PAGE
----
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by Jannett Matusiak
Rejection is a rite of passage every writer must endure. Stephen King kept so many rejection letters impaled on a nail, it fell off his wall. He drove in a spike to take its place and kept writing. I think of that spike every time one of my hopeful submissions gets rejected. Imagine if a few rejections bruised Stephen King to never write again. Or if his wife Tabitha hadn’t rescued the pages of an early draft of Carrie from the rubbish and said, “You’ve got something here.”
It’s not just tenacity that his story instills in me it’s embracing the cycle of what it means to be a writer. If I am getting rejected, it means I’m working. I’m revising. I’m starving the self-doubt monster. I’m keeping at it and getting better at my craft. Many literary journals send email rejections now, so I collect mine online in a folder titled NO VACANCY LETTERS. It’s my virtual spike.
Getting rejection letters sometimes causes me to pinch the bridge of my nose and make weird exhalation noises at the computer, but just as often, I read and file them as I would an Order Confirmation from Amazon. This is the biz. Thousands of people vie for as few as four nonfiction spots or less in a given journal. I know it’s not personal. In reflection, I ask myself: Was it really ready to go out? Did I choose the best journal for the piece? Did I follow all the submissions guidelines? Did they publish something like this previously? There are a million reasons why a piece gets rejected. Perhaps the editor was in a food coma after lunch. Some answers will be revealed. Others will remain a mystery. “Keep sending out,” I tell myself.
What a joy when the rejection letters started becoming personal, “We loved your voice.” “…among the strongest contenders.” And my favorite, “We hope you’ll consider sending more work to us in the future.” I had never been so happy about being rejected before. I got inked. I was getting warmer.
I didn’t start off this way.
I think back to the first submission I ever sent out, back when I was just practicing calling myself a writer. Even though I was writing half-baked essays, I happened to write a narrative poem that got positive feedback in class. A fellow student asked me where I most wanted to see my work published. I said, This American Life. She challenged me to submit. With shaky hands but naïve courage, I licked a stamp and mailed that sucker in. This American Life. Wow, I shot high. A poem? Ooof. Not the right fit for a radio program that produces nonfiction narratives. I knew what they produced, but I was bursting to do something with my poem. At the time, their submission guidelines said it was rare they accepted poetry, and I felt rare meant there was a chance. I imagined they might read it as an interlude between their stories. What a fantastical misdirected long shot made by a green writer. I recently went back to their submissions guidelines page and I didn’t see a trace of poetry being “rarely accepted.” I hardly believe myself now. All I can say is, I didn’t know what I didn’t know. I was still finding my way to the nonfiction genre. I was following my heart but with work that didn’t belong there. Poetry, I love you, but I don’t want to master your forms. You can just keep enchanting me, okay? Essays and memoir are my wrestling partners.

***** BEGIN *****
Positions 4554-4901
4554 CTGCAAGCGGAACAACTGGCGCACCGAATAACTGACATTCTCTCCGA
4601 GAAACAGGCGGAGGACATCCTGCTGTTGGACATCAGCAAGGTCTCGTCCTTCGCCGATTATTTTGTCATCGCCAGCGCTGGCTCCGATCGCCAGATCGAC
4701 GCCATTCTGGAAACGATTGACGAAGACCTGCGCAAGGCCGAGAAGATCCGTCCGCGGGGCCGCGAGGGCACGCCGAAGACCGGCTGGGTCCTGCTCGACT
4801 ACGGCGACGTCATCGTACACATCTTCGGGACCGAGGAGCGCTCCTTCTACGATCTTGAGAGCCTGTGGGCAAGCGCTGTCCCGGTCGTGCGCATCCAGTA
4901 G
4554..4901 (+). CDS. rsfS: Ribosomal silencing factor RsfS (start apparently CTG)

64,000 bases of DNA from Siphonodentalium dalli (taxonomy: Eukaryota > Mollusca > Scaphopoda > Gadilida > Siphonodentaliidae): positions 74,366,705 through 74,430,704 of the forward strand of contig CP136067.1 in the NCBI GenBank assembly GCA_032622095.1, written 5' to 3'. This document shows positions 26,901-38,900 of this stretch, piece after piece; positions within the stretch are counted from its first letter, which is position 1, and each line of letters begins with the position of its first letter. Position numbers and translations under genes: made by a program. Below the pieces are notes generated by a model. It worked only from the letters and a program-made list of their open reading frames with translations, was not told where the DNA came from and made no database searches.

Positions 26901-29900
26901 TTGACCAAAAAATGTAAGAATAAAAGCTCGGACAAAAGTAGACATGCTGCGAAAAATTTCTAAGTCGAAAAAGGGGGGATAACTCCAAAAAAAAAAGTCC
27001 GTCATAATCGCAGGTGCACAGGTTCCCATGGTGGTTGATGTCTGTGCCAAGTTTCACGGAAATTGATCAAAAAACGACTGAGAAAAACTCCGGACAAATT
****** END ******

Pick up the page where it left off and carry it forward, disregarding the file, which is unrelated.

Sending in my poem to the wrong place was more an exercise in bravery than smarts. It was important in its own right because it gave me confidence. But I hadn’t thought through or researched literary journals where my work would be a good fit, a crucial facet in finding the right home for your work. I hadn’t yet spent hours reading, subscribing and getting the feel of the hundreds of literary magazines and journals that exist. I hadn’t yet developed my own palate of where I’d feel proud to have my work published. I hadn’t yet learned the hard lessons of sending out a piece out too soon only to make it better after three more years of revisions and wishing I had saved my top choice for NOW.
You can spare yourself some mistakes by learning from other writers. My advice would be to join good company and nibble on donuts at Lighthouse’s Willfully Submit. It’s a quarterly event where writers get together to hear a few words of wisdom from experienced authors about the art of breaking into literary magazines. You’ll learn valuable do’s and don’ts and have time to research and submit your work. Here we celebrate the rejections and clap even louder for the acceptances. We know those spots are hard wins. I’ve been attending Willfully Submit for over a year and walk out with a jolt of inspiration each time. I finally had one of my own flash essays published in the Spring issue of Defunct. Given the content of the essay, I couldn’t have chosen a better spot for it to land. Perseverance pays off. On to the next.
Willfully Submit your best work Saturday, December 13, from 10:30 AM – 12:30 PM at Lighthouse Writers Workshop. We’ll meet in the attic.
Jannett Matusiak is a nonfiction writer working on a memoir and an instructor with the Lighthouse Youth Program. Follow her on Twitter @jannettmatusiak